Since the dawn of time, Minions have served (and accidentally eliminated) history's most despicable villains. After their latest explosive mistake leaves them without an evil leader, the Minions fall into a deep depression. With the tribe on the brink of collapse, three unlikely heroes - Kevin, Stuart, and Bob - embark on a journey to find a new big boss. When their quest leads them to their next potential master, Scarlet Overkill (Sandra Bullock), our three heroes must face their biggest challenge yet: saving all of Minionkind...from annihilation!
If there was anything that warranted a needless sequel like Despicable Me 2, it was the characters known as the minions. Squat and yellow with their nonsensical language, they existed as the mascots of those movies providing mostly dialogue-free humor in between the story. Now the wee banana-colored boys have spun-off into their own movie to take the centerstage they so rightfully deserved. But it’s a rather tall order given that the minions have been at their best in 3-5 minutes bursts of shorts. Given a feature length movie begs the question if such a gimmick is strong enough. For the most part, it manages to hold together a decent picture in its own wacky way.
We’re given more insight into the origins of these little guys. Beginning all the way back in the primordial age, the minions have been a race of followers. Any creature that is fearsome and evil they will follow to the ends of the Earth. Or at least up to the cliff that they accidentally drive him off of. The minions are apparently immortal as they walk the Earth for centuries trying to find a new master. They’ve become so dependent on finding the biggest fish to follow that not being commanded severely reduces their morale. The minions cannot exist on their own without anybody to lord over them for the sake of both the characters and the movie. Five minutes of just the minions bickering and playing off each other is amusing, but a feature length movie demands much more from the pint-sized masters of comedy.
Three minions - Kevin, Stuart and Bob - are tasked with finding a new master, leaving behind their clan to wait in a tundra society. Venturing into the New York City of 1968, our heroes once again find themselves easily amused by their new surroundings. Window shopping catches their fancy, taxi services prove dangerous and yellow fire hydrants appear quite attractive for asking out on dates. Are there female minions or do they asexually reproduce? A stranger question better left for the sequel perhaps.
Seeking someone new to follow, the three minions have incredible luck when they hear about a villain convention down in Florida. They hitch a ride across America with a sweet little family that turn out to be traveling criminals, on their way to the convention as well. They all have such great chemistry in how they evade the cops and bond over firing rocket launchers that I’m surprised this wasn’t the entire plot of the film. Of course, this cannot be since the minions require a more flawed villain to follow.
Their new master, Scarlet Overkill (Sandra Bullock), is a far cry from the lovable Gru in both tone and character. Her whole appeal? She’s a female supervillain. I wish there were more to her past her sinister smile and rocket-propelled dress, but there isn’t much else. Her motives are fairly standard with her greed for becoming royalty and a spoiled brat, but she just doesn’t have any memorable scenes. I can’t blame Bullock’s performance which never feels overdone. If anything, it’s played too safe. Animation voice-overs should encourage actors to go outside their comfort zone and embody a different character that is only reliant on their voice. And if you’re one of the few main characters with actual lines that are not incoherent babble, it’d probably be best to stand out - especially if you’re a female villain with an endless array of evil genius tech and a mad complex for crowns. Not much can be said for Jon Hamm as Overkill’s inventor husband that, while he does seamlessly throw himself into the role, never really steals a scene. I’ll give credit to the voice directors actually trying to get their talent to not sound as recognizable. I still can’t believe that was Jon Hamm's voice.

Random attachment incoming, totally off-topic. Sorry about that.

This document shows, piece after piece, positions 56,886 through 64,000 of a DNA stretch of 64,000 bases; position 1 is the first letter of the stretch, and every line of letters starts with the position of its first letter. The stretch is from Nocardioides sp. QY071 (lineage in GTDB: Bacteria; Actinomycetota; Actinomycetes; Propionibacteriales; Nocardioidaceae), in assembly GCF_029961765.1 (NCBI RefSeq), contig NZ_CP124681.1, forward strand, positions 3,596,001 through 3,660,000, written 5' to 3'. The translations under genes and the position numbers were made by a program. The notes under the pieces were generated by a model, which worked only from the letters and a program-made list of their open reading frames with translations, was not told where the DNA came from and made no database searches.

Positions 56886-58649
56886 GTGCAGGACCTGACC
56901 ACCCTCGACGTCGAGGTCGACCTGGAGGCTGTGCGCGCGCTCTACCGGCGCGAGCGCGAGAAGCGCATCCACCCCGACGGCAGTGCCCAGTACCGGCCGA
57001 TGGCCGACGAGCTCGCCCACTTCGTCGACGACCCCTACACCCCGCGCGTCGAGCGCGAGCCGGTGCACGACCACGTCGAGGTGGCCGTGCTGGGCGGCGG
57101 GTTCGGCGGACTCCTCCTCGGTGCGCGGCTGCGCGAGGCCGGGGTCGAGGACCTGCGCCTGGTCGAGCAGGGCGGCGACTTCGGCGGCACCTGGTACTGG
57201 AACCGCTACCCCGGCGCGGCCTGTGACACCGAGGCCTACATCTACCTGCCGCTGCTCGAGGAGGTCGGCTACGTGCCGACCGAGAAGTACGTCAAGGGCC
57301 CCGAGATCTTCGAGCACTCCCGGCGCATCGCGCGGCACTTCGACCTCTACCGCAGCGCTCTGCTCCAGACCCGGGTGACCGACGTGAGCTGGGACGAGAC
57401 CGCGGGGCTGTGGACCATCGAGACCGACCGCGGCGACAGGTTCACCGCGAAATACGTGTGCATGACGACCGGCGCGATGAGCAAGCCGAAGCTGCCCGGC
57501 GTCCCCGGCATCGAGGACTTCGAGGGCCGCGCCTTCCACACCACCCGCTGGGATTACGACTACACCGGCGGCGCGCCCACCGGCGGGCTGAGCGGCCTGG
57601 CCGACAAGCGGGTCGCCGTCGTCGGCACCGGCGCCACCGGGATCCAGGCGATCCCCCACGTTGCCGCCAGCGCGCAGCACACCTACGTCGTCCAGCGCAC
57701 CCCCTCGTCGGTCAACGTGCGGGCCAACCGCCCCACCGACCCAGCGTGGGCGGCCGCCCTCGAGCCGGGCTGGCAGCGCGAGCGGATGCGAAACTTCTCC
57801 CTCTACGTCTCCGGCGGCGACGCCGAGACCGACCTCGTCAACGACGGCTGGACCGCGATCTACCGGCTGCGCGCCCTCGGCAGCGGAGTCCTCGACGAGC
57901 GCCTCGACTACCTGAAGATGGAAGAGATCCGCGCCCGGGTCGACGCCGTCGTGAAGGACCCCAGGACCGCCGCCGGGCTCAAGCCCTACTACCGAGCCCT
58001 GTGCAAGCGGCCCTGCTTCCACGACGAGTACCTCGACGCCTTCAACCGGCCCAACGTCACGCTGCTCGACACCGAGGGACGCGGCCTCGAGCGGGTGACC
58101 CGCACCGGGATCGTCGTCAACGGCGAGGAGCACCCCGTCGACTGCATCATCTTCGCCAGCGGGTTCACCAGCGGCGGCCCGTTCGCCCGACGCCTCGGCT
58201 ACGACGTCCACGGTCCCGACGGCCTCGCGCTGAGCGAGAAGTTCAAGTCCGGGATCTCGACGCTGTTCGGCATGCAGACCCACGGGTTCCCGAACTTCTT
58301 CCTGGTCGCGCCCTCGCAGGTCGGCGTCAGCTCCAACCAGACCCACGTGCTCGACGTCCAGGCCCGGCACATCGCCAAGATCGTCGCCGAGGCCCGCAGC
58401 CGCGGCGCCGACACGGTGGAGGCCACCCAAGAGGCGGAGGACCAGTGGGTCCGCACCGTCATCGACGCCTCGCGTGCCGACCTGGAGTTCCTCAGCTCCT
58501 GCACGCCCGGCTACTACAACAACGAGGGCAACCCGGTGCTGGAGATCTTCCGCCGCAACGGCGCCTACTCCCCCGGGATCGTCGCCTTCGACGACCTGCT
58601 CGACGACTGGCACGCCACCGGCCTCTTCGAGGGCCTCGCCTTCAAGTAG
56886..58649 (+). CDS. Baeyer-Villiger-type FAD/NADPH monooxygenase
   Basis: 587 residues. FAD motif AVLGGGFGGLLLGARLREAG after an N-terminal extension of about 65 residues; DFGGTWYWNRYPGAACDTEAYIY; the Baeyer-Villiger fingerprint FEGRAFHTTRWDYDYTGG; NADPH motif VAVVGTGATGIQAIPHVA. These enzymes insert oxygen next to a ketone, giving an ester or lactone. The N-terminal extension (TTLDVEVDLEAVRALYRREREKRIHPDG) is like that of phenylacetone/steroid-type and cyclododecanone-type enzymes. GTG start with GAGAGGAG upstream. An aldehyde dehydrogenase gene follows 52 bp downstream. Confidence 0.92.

Retaining much of the same qualities of the two Despicable Me films, the best elements involve the minions and the faults lie in just about everything else. It’s always amusing watching the small little guys scurry about trying to save their kind and have fun. This time they’re even more fun now that there are three varying personalities to the yellow pills that they’re not all just delivering random or matching reactions. Outside of their antics, the film’s comedy is mostly focusing on satirizing the United Kingdom in bad Saturday morning cartoon fashion. London newsmen drone on in overly-charming dialogue, the Queen has a thick accent with exaggerated teeth and the logic of the country’s laws are mostly tossed out the window for the sake of comedy. All this stereotypical humor feels beneath the simple joy of the minions trying to steal a highly-guarded crown.
Yes, Minions is very cute, but no more than they ever were in the Despicable Me movies. It has all the same smile-worthy moments and just as many missteps in actual story. Though still a pleasing movie, it merely reinforces the belief that the minions are best served in doses as small as their height. Their sections of the film are hilarious shorts that could be viewed as such. They just need a far better story with more memorable characters to interact with. When that film comes, the minions will finally be at the height of their feature film potential rather than just being cute comedic anchors in otherwise lukewarm animated movies.